This article explores the usability of OA digital libraries (DLs). Unlike many articles which feature the evaluation of scholarly websites, which tend to use accessibility-related tools, the focus of this is on usability, specifically with the Interaction Tryptich Framework (ITF), a model for evaluation which considers systems as interactions across various ‘axes’, defined here as usability, usefulness, and usability, between the system’s elements, which in this case are the DL, its content, and the user (p. 1237).

A chart showing digital libraries as interactions along the axes of usability, usefulness, and performance
the Interaction Tryptich Framework for Digital Libraries

Like most articles which examine accessibility and usability, the authors are interested in one particular digital library: E-LIS, a library science repository running on the eprints system. Unlike accessibility-focused articles, at least, the site was measured not through the use of automated tools or testing, but by means of a questionnaire filled out by the DL’s users. A regression analysis was then carried out on each category to get an idea of the general success of each axis.

The authors give some general conclusions about users’ expectations with regards to the usability and usefuless of E-LIS content, but seem to have no specific insights in regards to how the results might be applied more broadly to designing usable and useful DLs which perform well.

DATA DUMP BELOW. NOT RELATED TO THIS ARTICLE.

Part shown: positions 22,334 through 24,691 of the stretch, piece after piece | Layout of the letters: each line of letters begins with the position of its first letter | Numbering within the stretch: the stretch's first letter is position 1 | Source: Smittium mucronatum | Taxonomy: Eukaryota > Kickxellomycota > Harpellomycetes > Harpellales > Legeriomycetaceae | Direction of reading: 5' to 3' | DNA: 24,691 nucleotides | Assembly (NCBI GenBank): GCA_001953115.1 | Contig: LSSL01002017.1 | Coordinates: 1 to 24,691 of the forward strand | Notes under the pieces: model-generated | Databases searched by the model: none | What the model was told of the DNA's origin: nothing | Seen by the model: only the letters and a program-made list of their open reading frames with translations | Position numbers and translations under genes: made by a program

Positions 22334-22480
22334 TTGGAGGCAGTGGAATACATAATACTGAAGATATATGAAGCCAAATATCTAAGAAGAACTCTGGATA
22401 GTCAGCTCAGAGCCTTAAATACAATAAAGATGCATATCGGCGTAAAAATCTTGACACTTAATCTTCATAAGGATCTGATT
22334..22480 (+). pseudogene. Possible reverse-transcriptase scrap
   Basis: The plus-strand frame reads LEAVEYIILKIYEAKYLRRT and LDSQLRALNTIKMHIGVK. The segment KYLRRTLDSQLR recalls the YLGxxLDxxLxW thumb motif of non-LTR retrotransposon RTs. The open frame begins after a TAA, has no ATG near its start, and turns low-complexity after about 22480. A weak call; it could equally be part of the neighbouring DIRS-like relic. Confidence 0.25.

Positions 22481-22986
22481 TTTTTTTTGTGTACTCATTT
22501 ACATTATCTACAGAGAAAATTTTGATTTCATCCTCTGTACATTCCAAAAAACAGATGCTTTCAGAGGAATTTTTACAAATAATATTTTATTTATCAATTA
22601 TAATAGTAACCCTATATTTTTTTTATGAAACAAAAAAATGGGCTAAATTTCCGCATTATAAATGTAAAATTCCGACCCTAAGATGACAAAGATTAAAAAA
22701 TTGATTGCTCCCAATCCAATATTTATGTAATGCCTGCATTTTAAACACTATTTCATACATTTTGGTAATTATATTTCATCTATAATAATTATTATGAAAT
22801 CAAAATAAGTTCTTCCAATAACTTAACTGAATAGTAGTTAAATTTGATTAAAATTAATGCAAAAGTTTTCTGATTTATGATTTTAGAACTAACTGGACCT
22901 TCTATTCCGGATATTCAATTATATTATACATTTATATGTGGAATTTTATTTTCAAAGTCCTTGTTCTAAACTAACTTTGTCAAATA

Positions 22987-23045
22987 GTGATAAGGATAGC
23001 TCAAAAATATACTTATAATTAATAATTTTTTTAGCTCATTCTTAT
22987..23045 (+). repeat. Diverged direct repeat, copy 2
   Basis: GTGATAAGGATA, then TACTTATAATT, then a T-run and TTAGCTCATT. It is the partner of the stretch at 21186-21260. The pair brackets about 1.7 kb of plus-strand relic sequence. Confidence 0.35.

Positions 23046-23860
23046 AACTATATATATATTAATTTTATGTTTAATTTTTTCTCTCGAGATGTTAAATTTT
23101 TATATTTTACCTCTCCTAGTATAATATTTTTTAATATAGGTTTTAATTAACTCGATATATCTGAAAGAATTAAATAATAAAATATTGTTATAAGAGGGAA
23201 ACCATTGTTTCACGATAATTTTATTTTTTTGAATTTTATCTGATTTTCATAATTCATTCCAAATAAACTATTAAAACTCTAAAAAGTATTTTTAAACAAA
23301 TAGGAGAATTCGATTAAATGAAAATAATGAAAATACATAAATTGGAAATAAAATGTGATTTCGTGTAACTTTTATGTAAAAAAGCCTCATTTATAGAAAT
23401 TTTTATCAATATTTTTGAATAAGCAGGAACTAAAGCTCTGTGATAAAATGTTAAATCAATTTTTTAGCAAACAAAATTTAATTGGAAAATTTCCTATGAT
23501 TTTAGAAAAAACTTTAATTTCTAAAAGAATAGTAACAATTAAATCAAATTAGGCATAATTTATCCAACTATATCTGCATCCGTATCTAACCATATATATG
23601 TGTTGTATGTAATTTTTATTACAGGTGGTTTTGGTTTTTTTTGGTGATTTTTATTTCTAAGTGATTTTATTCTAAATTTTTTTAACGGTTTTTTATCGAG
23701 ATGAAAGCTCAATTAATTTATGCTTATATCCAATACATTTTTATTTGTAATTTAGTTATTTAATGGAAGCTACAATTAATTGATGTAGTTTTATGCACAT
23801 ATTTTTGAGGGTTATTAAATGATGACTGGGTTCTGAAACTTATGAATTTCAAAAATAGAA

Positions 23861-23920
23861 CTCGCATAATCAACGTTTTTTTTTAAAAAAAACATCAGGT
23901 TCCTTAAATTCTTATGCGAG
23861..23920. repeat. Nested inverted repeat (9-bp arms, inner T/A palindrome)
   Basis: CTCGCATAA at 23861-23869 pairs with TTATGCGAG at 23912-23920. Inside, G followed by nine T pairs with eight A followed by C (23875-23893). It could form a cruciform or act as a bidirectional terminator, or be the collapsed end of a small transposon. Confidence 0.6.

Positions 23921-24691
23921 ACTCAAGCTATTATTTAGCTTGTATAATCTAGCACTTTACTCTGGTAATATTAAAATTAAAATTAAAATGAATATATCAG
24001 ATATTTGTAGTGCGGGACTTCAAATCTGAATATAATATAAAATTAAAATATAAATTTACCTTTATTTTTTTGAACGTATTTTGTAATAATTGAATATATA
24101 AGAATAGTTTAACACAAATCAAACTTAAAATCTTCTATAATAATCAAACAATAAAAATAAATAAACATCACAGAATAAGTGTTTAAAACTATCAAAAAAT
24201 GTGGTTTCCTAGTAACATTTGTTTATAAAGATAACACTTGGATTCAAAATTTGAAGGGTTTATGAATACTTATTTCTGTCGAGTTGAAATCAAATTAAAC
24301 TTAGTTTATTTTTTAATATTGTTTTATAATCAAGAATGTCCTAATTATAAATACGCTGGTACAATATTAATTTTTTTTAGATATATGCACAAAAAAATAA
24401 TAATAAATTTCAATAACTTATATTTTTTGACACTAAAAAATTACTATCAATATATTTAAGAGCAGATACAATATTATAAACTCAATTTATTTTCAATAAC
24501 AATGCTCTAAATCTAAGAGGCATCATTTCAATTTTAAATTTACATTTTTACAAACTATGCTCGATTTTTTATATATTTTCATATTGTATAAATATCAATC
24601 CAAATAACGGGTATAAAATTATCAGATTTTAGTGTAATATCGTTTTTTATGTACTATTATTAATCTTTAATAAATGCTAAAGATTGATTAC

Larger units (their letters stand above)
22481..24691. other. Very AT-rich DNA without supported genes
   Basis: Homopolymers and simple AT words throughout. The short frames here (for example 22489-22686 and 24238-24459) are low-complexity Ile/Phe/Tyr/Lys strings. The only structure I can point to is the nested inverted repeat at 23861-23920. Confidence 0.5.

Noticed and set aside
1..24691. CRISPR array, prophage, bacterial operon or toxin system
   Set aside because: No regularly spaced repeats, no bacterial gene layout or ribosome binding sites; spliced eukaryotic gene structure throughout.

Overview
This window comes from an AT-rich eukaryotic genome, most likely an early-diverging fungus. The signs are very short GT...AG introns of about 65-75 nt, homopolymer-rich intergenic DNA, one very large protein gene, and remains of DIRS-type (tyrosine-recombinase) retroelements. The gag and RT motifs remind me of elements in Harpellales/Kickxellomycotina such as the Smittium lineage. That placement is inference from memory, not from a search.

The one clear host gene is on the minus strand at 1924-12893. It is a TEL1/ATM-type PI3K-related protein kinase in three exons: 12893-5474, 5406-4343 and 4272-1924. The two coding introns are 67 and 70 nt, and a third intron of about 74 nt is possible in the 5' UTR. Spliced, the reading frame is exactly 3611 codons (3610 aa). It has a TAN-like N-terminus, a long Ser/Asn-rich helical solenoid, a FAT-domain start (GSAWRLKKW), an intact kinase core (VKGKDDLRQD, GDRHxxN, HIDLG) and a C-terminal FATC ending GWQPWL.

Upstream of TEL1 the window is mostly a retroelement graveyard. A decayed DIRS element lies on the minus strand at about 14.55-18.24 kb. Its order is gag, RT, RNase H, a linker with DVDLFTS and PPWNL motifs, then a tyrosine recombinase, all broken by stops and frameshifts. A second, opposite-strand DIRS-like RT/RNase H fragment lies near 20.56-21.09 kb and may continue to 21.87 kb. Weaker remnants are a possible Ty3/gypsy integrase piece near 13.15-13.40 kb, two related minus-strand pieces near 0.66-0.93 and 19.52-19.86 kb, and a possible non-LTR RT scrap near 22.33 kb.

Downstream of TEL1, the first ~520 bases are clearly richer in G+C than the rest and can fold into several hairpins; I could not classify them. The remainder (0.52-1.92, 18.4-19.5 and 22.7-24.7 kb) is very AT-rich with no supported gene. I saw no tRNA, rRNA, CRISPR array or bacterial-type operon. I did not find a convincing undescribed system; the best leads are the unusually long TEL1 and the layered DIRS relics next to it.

Given that the article is focused on usability, not accessibility as such, its conclusions may be of limited use to those interested in web accessibility. However, the difference of approach and the exploration of the ITF may be of use to researchers looking to apply different paradigms to accessibility evaluation.

Tool: oaDOI

oaDOI is a recently-launched tool which works similarly to a DOI, by directing users to a perma-link for a given article. The key difference is that oaDOI is OA-friendly: it will direct end-users to OA versions of the article if one is available. [link]

The tool has two parts, a link-generating service similar to bit.ly and other link shorterners, and an API that can be used to implement this behavior in other environments.

Generate an oaDOI link

The link-generating service is simple to use. Just get the DOI link for an article and paste it into the textbox at https://oadoi.org/.

The system will process the request and provide you with an oaDOI link you can distribute to direct users to an OA version of the article, if possible:

oaDOI.org presents a link to OA versions of an article

As seen above, the results page also describes whether the system was able to find an OA version or not, and if so where and how open that version is. The system will also provide a link that contains API information.